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Recommendation of the European Ombudsman in case 934/2018/RM on the European Commission’s failure to deal with a request for access to briefing documents for the Commissioner for Budget and Human Resources within an acceptable time frame

The case concerned a request for access to briefing documents prepared for meetings of the Commissioner for Budget and Human Resources and his advisors with third parties. The Commission has not taken a decision on the request after more than a year.

In the course of the inquiry, the Commission indicated that it was still not in a position to take a decision. The Ombudsman found that this delay constituted maladministration, and recommended that the Commission take a decision without delay and provide the complainant with a list of all the documents covered by his request.  

Made in accordance with Article 3(6) of the Statute of the European Ombudsman[1]

Background to the complaint

1. On 3 May 2017, the complainant - a German citizen - requested access to briefing documents prepared for meetings of the Commissioner for Budget and Human Resources and his team of advisors (‘cabinet’) with third parties between 1 September 2016 and 3 May 2017[2]. The request was made in accordance with the EU’s rules on public access to documents[3] (Regulation 1049/2001). The Commission’s reference is Gest Dem 2017/2627.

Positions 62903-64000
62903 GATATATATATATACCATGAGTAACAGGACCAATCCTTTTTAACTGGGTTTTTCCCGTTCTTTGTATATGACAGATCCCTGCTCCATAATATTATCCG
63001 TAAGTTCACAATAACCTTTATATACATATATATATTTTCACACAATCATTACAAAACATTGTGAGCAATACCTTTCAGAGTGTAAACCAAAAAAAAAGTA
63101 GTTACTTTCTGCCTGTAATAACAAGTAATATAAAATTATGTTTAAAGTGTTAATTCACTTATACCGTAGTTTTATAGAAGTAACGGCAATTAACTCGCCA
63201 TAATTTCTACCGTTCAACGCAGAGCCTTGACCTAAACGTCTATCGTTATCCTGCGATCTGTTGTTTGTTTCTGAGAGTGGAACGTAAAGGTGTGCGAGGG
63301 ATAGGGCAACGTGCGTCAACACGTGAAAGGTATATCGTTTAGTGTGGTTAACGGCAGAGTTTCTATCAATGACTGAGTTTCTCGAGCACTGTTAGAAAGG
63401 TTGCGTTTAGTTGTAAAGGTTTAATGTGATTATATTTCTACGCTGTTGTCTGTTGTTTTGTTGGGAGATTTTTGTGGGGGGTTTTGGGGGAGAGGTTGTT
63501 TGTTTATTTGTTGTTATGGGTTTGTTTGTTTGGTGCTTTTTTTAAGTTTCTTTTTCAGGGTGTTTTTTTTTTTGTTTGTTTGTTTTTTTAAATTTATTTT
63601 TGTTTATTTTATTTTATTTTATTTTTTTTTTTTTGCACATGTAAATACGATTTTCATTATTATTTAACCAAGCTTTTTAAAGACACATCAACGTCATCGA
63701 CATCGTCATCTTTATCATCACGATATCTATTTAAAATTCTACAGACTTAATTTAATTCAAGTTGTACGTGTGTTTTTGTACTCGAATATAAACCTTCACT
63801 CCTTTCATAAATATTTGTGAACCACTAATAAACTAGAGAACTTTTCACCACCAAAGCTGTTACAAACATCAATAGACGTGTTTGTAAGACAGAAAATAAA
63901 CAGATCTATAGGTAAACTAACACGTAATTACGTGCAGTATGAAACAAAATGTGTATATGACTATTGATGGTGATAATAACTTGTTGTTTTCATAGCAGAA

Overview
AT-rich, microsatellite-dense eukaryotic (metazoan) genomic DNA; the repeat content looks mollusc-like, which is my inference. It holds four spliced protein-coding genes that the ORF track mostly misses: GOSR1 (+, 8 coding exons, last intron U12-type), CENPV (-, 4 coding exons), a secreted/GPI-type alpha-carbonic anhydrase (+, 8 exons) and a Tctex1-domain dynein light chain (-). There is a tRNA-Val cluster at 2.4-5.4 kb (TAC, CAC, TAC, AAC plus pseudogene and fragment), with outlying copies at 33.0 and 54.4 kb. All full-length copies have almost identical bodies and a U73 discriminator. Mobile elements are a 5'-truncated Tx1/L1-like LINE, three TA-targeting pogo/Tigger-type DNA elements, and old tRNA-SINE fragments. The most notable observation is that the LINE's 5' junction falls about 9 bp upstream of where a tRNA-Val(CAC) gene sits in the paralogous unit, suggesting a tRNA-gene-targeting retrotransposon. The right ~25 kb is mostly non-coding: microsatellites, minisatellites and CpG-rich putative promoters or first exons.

2. On 29 May 2017, the European Commission wrote to the complainant stating that it was extending the time limit for dealing with his request by 15 working days, as provided for under Regulation 1049/2001. This was because of the size of the files it needed to examine to retrieve the requested documents.

3. On 20 June 2017, the Commission wrote to the complainant to propose a ‘fair solution’. In particular, it asked if he would agree to narrow the scope of his request, as the “administrative burden” involved in analysing all the files in question was “too high” for the cabinet of the Commissioner.

4. In response, the complainant asked the Commission to provide him with a list of the documents covered by his request within a defined time frame[4]. He would then indicate which documents he was seeking to access, taking into account the exceptions provided for under Regulation 1049/2001[5].

5. Not having received a response from the Commission by 30 June 2017, the complainant assumed it was implicitly denying his request. Accordingly, he requested that the Commission review its decision (making a so-called ‘confirmatory application’, as provided for under Regulation 1049/2001).

6. On 25 July 2017, the Commission wrote to the complainant stating that it was extending the time limit for dealing with his confirmatory application by 15 working days, as provided for under Regulation 1049/2001.

7. On 17 August 2017, the Commission stated that it was still not able to take a decision on the request due to “internal consultations”.

8. In response, the complainant asked the Commission to indicate when it would be in a position to take a decision. The Commission replied that the delay was due to the scope of the request and that it was not able to indicate how long the related internal consultation would take.

9. On 20 March 2018, the complainant asked for an update from the Commission, which responded that it had not concluded assessing the documents concerned by the request but would do so “as soon as possible”.

10. On 22 May 2018, not having heard from the Commission, the complainant turned to the Ombudsman